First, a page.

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#CoverageMatters: The ACA Makes Coverage Stronger For Everyone, Even Through Your Job

Even if you have coverage through your employer, you need the protection that the Affordable Care Act offers.

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What would it be like to fight leukemia on a limited budget?

I had never thought to ask myself that question until my husband, Carlo, was diagnosed with B-cell acute lymphoblastic leukemia, also known as ALL, a rare type of cancer in adults.

We had also never thought much about the Affordable Care Act (aka Obamacare) since we had insurance through my husband’s employer, a suburban Chicago school district.

Then everything changed three years ago. And that’s when I learned that the ACA helped people like me, people who already had insurance. 

Carlo was training for a marathon, but felt too sick to run beyond 15 miles. Then, a little while later, he barely got through a field trip with his students, because of some incredible bone pain. The doctors diagnosed him with ALL.

After getting over the shock of his diagnosis, we had questions about our health insurance, because, truthfully, we never had to rely on it before, beyond the occasional sinus infection or strep throat. Then I remembered that many health plans had something called a lifetime dollar limit, meaning there was a maximum amount an insurer would spend on benefits. I found papers stating that our plan had a $1 million lifetime cap. Worried that we would hit the cap because of the rare type of cancer, I immediately called the insurer and asked, Would our health plan be enough to cover all the care he would need?

The insurance rep quickly corrected and reassured me: There are no longer lifetime or annual caps anymore thanks to the Affordable Care Act. And that’s when it hit home for me that the law has made coverage stronger for everyone, even for the 156 million Americans like us who have insurance through their jobs.

So far our insurer has covered 11 hospitalizations, chemo, spinal taps, MRIs, bone marrow biopsies, blood draws, and medications.

Luckily, Carlo, who’s now 46 is in remission. He still requires bone marrow biopsies every six months. He still needs expensive medications. He may eventually need a stem cell transplant if the cancer returns.

Fortunately, I no longer have to look at each bill and worry if this is the one that won’t be covered.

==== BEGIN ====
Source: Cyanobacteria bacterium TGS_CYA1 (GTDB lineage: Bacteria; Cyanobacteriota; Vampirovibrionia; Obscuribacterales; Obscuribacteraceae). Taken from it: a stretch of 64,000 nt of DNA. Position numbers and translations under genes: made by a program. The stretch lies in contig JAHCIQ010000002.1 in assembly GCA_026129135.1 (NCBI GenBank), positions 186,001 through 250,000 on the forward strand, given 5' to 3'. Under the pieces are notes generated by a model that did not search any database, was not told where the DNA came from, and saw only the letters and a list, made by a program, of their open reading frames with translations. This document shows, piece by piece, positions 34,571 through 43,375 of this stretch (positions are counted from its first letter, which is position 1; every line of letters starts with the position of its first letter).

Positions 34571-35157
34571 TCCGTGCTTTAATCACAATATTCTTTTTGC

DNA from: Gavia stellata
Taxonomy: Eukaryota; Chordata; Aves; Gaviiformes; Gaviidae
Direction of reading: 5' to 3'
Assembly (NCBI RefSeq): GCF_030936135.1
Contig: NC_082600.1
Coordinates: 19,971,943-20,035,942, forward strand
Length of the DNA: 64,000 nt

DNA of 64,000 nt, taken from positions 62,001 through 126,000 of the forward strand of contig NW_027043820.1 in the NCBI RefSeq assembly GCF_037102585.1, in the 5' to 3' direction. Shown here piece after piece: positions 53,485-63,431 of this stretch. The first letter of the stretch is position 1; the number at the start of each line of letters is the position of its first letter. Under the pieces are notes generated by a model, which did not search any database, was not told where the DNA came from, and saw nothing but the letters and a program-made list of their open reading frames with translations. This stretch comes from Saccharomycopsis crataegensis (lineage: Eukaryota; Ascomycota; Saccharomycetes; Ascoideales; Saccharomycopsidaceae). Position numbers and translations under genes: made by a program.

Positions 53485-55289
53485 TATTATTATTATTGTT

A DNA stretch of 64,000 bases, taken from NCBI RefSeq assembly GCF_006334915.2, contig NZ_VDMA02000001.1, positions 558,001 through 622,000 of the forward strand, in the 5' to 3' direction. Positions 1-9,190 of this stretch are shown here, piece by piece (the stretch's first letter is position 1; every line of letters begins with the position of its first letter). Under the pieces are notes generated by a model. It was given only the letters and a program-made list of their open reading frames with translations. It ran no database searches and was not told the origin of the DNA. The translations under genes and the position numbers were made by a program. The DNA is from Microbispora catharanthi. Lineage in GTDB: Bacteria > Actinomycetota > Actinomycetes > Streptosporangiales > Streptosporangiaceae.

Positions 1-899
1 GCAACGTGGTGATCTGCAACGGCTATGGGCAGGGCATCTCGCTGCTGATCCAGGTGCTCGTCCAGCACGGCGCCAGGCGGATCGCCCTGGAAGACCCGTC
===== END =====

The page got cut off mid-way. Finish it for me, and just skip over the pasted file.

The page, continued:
It’s been a whirlwind. Nothing in life prepares you for the stress of a major illness. I can’t imagine what it would have been like if we had to worry about a lifetime cap. 

We became panicky again after the election and all the talk of repealing the ACA. We need the ban on lifetime coverage caps and other ACA protections like preventing insurers from denying coverage or charging prohibitive premiums because of pre-existing conditions. Once you’ve got leukemia, you’ve got a pre-existing condition.

Even if you have coverage through your employer, you need the protection that the Affordable Care Act offers. All too often, we don’t know what we don’t have covered until we get hit by cancer, or some other illness, or accident. And by then it’s too late.

It wasn’t until my husband got sick that I realized all the benefits of the ACA. That’s why I urge everyone to be sure they’re covered so they can get the care they need.

If you don’t have insurance offered by your employer, you can now enroll in your own coverage for 2017. Open Enrollment for the Health Insurance Marketplace goes until January 31, 2017.

Check out your options for affordable, quality coverage at Financial assistance may be available to help you get covered. And you can get 24/7 help comparing plans and enrolling in coverage by calling 1-800-318-2596 or finding in-person assistance in your community at

For now, the Affordable Care Act is giving my family peace of mind, knowing that our health insurance is there when we need it.

Carlo recently won a lottery that gives him the opportunity to run in the Chicago Marathon this year.  Thanks to the Affordable Care Act and his indomitable spirit, he’s going for it.

I’m sharing our story because our #CoverageMatters, just as it does for millions of other Americans. Share your own story on social media using #CoverageMatters.

It wasn’t until Tracy’s husband got sick that she realized all the benefits of the #ACA. #CoverageMatters


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